1. The argument in Kakoschke-Moore was preposterous. There’s no law preventing people from leaving the party which they were in when they were elected; whatever the ethics of it, it is an accepted part of Australian politics and not contrary to law. I was surprised they ran it and not surprised the Court has dismissed it as swiftly as they could within the bounds of propriety.

    The Gallagher case is the key one, the issue the Court should have but didn’t resolve (or at least issue strong dicta on) through the vehicle of the Re Canavan judgments, as it will be relevant to politicians of both parties who have not yet been referred. That’s the one they should expedite to give certainty to this whole mess.

  2. I agree the SKM argument was a non-starter, but not because of Australian party political norms, but rather because the High Court has always seen its disputed returns role as about legal compliance and technical orders, not democracy. It’s possible to imagine an alternative reality where the Court gave primacy to what voters’ wanted (e.g. voting for a party, not at all interested in disqualifications) and did what SKM wanted (a recount of all now eligible people that emphasises the overwhelming primacy of above-the-line voting in the Senate.) But that course was foreclosed long ago in cases like Wood, and led to silliness like Nash 2 instead. That being said, the Court itself has flagged the possibility that the special count might ‘distort’ voters’ intentions too much. It’s hard to see why that argument would succeed where SKM’s failed, but perhaps the Court wants to signal that there are democratic limits to what it’s willing to order in disputed returns cases.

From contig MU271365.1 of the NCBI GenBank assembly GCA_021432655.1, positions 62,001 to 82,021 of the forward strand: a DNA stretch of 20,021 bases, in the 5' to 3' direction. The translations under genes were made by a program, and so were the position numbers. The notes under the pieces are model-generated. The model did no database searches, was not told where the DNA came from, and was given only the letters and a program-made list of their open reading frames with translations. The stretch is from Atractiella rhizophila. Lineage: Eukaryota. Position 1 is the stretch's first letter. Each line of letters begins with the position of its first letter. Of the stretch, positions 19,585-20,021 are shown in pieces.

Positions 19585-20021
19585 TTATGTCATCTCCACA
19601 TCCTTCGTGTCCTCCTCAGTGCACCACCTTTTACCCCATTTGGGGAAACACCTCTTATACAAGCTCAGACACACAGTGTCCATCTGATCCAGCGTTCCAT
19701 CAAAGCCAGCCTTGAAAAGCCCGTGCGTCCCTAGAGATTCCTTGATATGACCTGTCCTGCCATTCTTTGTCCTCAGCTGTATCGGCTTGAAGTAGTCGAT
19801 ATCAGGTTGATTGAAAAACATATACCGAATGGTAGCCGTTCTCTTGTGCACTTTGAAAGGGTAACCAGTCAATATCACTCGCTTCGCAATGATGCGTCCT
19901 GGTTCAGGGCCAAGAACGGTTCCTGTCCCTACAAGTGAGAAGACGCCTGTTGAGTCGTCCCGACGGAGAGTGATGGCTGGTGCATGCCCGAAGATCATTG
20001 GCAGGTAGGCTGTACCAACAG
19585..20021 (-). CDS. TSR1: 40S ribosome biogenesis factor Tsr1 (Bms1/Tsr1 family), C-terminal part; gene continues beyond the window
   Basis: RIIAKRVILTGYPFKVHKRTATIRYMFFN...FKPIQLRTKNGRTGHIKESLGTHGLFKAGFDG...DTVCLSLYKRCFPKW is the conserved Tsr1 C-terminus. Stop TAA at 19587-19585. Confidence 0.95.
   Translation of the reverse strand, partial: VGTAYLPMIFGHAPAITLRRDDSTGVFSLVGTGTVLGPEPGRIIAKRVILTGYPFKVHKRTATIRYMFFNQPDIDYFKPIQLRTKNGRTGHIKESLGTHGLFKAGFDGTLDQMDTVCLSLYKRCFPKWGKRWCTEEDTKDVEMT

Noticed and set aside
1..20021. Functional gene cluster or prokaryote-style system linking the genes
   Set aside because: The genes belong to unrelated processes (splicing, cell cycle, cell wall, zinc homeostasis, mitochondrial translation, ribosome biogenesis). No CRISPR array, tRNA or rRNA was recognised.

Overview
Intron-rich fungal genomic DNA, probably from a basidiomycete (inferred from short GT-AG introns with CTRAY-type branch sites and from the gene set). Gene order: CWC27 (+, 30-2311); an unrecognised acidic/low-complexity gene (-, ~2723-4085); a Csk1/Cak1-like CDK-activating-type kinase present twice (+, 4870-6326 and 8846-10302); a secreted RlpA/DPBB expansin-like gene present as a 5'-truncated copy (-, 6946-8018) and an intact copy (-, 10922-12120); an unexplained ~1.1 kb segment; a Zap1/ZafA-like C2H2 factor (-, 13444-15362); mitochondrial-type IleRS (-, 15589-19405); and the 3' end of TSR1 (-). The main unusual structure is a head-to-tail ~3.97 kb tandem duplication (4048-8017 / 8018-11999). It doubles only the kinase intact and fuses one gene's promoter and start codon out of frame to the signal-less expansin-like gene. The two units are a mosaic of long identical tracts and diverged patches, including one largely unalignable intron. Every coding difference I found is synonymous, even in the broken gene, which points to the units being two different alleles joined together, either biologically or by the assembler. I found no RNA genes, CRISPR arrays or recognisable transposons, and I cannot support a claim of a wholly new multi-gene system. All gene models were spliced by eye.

• Yes, absolutely agree- the reference to Australian political norms was just why it was obvious the novel SKM argument was never going to fly to overcome the clear black letter law reading of the situation. They wanted the High Court to take a purposive approach to implement a purpose which isn’t there and has never been there. Their argument was “it’s the vibe” in a situation where it wasn’t even the vibe…